Walking is often touted as a perfect exercise to improve multiple aspects of health. But what if walking causes leg pain? Many people shrug off leg pain when they walk as a normal part of aging. In some cases, though, it's the sign of peripheral artery disease (PAD), which can put heart and brain health at risk. While PAD doesn't usually run in families, it's more likely to occur as people age, or among people who smoke or have high blood pressure, high cholesterol, or diabetes.
What causes leg pain if you have PAD?
People with PAD have fatty deposits in arteries outside the heart — most often in their legs. Pain occurs because these deposits block blood flow to the muscles, impairing their ability to work properly.
Doctors used to think PAD mostly affected men. But when researchers began to include more women in their studies, they learned that the condition is just as common in women, affecting one in every 10 women over age 50 and one in every five over 60, says Aruna Pradhan, M.D., a cardiologist and assistant professor of medicine at Harvard Medical School.
Pay attention to the pattern of leg pain
The cramping and pain in the calves, thighs, hips, or buttocks that people with PAD experience during movement is called intermittent claudication. It's different from exercise-related soreness, because it occurs only during movement and stops after short periods of rest, says Pradhan. Muscle soreness caused by exercise lasts for hours or days after a workout and can still hurt whether you're moving or standing still.
PAD pain also affects just the muscle, not the joint. "It might happen when you are walking up a flight of stairs or up a hill, and you might find yourself frequently stopping for breaks," says Pradhan. As PAD blockages worsen, cramping can start to occur in your legs even when you are sitting or lying down.
While leg pain when walking is a common symptom of PAD, not everyone who has PAD has symptoms. Some people just experience weakness without cramping or pain, but it follows the same pattern: worsening with exercise and easing with rest.
In some cases, people notice other changes, such as:
— slow-healing sores on the feet.
— coldness in one or both feet.
— a change in color on the feet.
— slow growth of leg hair or toenails.
Talk to your doctor about leg pain
While PAD isn't the only reason you might experience leg pain while walking, it's important to consider. Having PAD increases your risk of other cardiovascular problems. The fatty buildup in arteries of the leg might also be accumulating in the arteries serving the heart and brain. This makes a person with PAD far more likely to have a heart attack or a stroke than someone without the condition.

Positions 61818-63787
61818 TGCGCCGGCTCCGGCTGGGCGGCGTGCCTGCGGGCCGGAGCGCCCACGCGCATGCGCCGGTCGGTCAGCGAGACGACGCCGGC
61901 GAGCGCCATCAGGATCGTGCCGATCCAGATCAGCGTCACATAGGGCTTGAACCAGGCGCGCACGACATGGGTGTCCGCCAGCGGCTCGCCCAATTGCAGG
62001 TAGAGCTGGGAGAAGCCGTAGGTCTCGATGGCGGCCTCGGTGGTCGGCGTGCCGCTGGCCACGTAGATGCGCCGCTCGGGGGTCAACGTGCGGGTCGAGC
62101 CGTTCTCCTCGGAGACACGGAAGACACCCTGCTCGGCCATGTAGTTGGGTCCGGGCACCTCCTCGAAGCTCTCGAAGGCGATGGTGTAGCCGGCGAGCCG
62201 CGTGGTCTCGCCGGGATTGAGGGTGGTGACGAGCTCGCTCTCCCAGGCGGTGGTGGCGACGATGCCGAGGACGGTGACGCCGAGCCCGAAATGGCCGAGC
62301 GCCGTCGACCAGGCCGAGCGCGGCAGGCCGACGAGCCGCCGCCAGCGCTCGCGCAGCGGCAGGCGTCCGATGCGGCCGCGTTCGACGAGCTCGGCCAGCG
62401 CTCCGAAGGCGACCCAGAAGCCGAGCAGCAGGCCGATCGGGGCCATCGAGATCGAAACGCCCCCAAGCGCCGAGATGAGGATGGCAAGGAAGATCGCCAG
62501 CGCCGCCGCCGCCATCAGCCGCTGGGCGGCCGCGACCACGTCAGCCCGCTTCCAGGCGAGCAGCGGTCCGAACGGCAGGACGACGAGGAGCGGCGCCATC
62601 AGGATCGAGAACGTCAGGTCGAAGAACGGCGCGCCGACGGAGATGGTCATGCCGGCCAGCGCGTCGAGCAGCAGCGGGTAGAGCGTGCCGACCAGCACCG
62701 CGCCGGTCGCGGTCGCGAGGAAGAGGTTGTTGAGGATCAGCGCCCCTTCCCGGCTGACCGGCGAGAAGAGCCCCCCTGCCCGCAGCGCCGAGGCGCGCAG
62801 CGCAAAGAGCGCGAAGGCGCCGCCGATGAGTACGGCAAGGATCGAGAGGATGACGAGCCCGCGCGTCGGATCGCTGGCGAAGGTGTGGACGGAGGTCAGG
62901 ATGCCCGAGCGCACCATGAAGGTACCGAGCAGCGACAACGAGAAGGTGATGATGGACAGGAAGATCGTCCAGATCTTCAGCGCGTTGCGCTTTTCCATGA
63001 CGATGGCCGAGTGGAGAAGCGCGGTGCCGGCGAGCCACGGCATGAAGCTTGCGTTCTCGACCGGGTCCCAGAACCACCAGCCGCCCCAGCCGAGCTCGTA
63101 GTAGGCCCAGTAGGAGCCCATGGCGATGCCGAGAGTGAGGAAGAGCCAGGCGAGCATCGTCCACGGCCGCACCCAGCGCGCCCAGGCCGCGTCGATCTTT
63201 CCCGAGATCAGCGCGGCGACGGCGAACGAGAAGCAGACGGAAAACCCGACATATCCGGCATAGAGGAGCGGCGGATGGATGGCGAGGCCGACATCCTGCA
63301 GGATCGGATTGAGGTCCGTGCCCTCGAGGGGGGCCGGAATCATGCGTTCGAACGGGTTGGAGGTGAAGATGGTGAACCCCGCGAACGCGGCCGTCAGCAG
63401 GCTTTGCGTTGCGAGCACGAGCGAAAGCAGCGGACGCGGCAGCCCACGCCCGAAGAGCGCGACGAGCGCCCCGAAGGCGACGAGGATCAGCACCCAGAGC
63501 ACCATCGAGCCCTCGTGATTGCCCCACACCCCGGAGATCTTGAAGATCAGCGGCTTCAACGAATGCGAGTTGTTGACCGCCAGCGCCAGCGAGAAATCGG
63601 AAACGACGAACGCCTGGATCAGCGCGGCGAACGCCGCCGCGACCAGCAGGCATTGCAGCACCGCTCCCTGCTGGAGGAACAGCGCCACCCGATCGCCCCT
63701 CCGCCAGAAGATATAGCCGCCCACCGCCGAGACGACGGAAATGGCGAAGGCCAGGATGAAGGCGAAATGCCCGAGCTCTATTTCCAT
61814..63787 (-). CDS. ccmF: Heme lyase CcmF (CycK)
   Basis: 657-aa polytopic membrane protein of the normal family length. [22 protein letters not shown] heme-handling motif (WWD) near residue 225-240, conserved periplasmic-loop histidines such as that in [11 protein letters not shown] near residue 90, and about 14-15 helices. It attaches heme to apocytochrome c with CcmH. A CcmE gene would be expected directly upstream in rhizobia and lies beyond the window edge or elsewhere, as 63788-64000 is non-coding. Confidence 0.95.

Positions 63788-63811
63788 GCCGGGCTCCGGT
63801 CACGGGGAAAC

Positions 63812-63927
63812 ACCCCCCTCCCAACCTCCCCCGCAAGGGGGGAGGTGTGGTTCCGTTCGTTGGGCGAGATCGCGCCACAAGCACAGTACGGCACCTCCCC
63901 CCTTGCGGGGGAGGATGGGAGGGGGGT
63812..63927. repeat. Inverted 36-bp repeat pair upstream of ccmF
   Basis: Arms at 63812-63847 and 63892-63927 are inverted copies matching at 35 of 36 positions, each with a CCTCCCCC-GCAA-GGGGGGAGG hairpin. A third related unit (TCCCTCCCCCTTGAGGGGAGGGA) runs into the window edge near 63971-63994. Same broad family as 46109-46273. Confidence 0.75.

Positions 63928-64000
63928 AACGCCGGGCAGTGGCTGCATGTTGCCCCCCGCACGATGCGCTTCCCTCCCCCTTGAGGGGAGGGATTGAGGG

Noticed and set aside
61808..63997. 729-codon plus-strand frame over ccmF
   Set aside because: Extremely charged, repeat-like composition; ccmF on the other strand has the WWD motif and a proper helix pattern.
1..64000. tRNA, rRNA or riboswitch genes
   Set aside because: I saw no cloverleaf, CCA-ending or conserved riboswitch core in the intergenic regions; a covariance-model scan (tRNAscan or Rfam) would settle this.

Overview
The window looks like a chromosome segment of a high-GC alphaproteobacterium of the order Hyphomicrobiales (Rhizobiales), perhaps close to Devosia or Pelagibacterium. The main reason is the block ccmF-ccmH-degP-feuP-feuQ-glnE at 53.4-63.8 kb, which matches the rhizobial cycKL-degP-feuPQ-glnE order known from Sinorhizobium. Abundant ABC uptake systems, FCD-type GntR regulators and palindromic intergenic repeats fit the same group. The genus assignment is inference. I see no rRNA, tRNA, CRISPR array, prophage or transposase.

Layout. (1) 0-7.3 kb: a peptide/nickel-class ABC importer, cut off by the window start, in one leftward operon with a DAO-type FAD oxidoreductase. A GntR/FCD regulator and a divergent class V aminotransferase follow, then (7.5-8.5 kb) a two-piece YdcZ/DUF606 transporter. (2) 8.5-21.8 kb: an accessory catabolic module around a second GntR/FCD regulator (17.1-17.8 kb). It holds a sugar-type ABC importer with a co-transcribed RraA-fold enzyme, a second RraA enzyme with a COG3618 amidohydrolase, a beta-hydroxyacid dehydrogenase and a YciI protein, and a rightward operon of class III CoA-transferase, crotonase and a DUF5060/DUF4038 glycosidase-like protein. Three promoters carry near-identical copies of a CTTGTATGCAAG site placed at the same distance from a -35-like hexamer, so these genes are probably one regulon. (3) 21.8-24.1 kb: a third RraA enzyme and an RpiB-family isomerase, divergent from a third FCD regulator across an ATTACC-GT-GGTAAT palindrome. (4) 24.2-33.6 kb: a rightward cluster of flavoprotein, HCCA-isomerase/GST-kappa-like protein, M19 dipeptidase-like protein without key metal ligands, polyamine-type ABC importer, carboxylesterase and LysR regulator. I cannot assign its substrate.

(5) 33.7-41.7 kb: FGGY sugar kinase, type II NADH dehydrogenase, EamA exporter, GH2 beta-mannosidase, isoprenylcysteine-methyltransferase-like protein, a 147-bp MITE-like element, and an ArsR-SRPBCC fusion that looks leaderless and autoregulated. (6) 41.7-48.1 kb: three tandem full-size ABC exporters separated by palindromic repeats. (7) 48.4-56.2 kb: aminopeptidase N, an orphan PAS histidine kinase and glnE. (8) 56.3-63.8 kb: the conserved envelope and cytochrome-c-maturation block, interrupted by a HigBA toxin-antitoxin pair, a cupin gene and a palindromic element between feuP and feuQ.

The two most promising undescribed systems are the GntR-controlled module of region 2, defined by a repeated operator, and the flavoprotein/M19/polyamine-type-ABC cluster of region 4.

If you're experiencing symptoms of PAD, a simple test called an ankle-brachial index, or ABI, can help your doctor make a diagnosis. Your doctor will use a special cuff to measure the blood pressure in your ankle, and then compare that against the blood pressure in your arm. These readings should match if your arteries are clear. Lower pressure in the ankle is a PAD tip-off.
Your doctor can perform this test at your annual physical. If your doctor suspects you have PAD, he or she might want to follow up with an angiogram, which uses MRI or x-rays to take images of your arteries to look for blockages, says Pradhan.
Treating PAD: Lifestyle changes and more
PAD treatment starts with lifestyle changes, including avoiding tobacco products, exercising regularly, and eating a diet rich in fruits, vegetables, whole grains and healthy fats.
One of the worst things you can do if you have PAD is to sit still. "One of the problems with PAD is that people are taught when they have pain to avoid it," says Pradhan. "So, [people] who start feeling pain in their legs when they walk may think they're getting old and stop walking. That's exactly what you don't want to do."
If you have pain, or other symptoms, see your doctor to find out why it's occurring. "Once PAD is diagnosed and you know why you are having symptoms, doctors encourage people to do more physical activity to help keep them functional," says Pradhan.
In addition to lifestyle changes, your doctor may also prescribe a medication to treat PAD. The drugs most often prescribed for people with PAD are statins, to keep more fatty deposits (plaque) from accumulating; aspirin, to prevent clots; and medications to control high blood pressure. If your blockage is severe, your doctor may also recommend a procedure to clear the blockage or to reroute blood flow around it.
As with many other health conditions, identifying PAD early is crucial. "The longer you wait, the harder it is to treat," says Pradhan.
(Kelly Bilodeau is executive editor at Harvard Women's Health Watch.)
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